Magazine article Newsweek

Editor on the Attack; A Top Woman Journalist Strafes Her Colleagues

Magazine article Newsweek

Editor on the Attack; A Top Woman Journalist Strafes Her Colleagues

Article excerpt

Byline: Peg Tyre

Sometime between editing features on Jell-O molds, tummy taming and "Can This Marriage Be Saved?" longtime Ladies' Home Journal editor Myrna Blyth learned how to lob hand grenades. Two years after retiring, Blyth, 64, has written a book--"Spin Sisters: How the Women of the Media Sell Unhappiness and Liberalism to the Women of America"--that has some of the biggest names in television and publishing in an uproar. Equal parts political rant and industry tell-all, the book offers an acid portrait of what Blyth calls a liberal female media cabal. In Blyth's world, Katie, Diane, Barbara and a dozen or so women's-magazine editors are conspiring to rob millions of otherwise intelligent women of their self-confidence and good sense.

Blyth takes aim at what she calls the Girls Club, a sorority of elite gatekeepers who pander to celebrities (gasp!), disguise a liberal agenda in their shows and on their pages, and undermine healthy, independent women with anxiety-provoking stories about health, weight and sex. Blyth knows all this because she's been a member of the club for decades. "I'm partly to blame," she writes, "for creating the negative messages of victimization and unhappiness that bombard women today."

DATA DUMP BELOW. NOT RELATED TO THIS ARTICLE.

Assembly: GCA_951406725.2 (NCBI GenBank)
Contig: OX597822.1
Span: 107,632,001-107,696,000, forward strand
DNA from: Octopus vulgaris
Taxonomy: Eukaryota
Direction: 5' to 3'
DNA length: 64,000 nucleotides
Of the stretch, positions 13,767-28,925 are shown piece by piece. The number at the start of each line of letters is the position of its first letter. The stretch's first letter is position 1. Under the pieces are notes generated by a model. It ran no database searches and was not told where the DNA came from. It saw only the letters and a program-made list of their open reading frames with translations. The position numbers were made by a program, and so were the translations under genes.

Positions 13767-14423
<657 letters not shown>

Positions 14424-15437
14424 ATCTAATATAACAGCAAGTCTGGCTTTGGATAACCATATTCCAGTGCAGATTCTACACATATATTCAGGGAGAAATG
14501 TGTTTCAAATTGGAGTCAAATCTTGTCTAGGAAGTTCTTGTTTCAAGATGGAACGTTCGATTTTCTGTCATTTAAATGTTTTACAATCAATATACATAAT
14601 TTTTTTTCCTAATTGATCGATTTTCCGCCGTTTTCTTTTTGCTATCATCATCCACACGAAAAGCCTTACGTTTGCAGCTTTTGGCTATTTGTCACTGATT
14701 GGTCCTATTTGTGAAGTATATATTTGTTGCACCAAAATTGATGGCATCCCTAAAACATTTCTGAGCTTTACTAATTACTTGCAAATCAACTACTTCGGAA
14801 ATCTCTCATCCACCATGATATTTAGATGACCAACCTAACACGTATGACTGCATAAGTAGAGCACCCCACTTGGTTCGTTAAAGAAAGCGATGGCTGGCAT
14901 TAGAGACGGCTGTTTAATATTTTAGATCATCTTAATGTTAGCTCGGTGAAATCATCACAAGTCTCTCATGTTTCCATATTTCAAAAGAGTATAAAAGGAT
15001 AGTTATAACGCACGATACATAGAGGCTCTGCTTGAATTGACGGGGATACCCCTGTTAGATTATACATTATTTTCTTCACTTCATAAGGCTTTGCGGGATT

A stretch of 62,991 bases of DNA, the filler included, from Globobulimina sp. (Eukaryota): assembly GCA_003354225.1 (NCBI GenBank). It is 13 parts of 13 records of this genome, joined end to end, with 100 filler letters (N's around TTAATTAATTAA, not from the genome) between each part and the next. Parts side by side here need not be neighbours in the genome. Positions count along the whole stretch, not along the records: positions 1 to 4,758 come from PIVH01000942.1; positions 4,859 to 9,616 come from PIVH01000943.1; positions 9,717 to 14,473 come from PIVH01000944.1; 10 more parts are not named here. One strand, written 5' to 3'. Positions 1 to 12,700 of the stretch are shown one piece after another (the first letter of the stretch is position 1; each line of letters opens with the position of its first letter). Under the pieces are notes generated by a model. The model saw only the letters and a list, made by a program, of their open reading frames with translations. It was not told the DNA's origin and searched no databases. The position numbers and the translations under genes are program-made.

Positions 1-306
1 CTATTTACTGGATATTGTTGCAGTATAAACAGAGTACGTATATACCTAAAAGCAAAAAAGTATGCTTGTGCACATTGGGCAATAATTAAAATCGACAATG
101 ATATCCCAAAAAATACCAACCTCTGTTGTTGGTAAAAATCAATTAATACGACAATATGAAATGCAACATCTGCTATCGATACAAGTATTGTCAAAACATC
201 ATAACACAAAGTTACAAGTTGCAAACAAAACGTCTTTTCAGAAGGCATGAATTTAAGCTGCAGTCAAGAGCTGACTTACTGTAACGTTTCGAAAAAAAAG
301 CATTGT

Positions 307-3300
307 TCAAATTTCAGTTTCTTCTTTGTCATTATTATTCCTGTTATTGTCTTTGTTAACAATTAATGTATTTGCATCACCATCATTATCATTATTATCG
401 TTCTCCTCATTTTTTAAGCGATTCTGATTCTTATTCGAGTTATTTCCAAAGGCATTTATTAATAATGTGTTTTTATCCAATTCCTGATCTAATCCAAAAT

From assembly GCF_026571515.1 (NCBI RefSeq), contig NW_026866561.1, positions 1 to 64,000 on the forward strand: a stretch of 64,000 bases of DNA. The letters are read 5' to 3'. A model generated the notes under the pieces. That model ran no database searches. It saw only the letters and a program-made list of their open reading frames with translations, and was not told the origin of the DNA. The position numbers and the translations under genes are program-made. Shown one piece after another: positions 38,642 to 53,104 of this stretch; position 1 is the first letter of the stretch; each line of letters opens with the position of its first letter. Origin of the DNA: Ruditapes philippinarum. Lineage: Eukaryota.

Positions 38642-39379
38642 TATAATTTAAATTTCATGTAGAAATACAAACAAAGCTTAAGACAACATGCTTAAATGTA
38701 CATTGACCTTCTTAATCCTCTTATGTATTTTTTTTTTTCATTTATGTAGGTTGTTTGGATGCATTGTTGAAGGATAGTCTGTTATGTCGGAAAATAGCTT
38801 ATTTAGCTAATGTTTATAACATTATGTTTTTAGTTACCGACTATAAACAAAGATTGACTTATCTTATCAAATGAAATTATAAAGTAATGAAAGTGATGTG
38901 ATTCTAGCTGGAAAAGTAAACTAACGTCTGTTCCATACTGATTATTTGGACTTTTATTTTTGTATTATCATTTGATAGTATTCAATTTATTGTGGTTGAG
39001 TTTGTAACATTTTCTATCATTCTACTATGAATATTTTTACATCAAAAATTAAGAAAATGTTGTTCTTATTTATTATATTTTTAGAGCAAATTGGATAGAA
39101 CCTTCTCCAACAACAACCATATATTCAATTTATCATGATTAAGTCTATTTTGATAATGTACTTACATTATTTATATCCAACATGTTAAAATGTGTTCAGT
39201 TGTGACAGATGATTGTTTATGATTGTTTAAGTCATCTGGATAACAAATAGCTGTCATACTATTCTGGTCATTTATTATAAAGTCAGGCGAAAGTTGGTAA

Her mea culpas, though, are brief. After a few paragraphs of self-examination, Blyth, who refused to be interviewed, launches a vitriolic and highly personal attack on the so-called Media Queens. Katie Couric "wants us to believe she's just like us," but she has a $7,500-a-week personal trainer and spends $550 on a cut and color, writes Blyth. …

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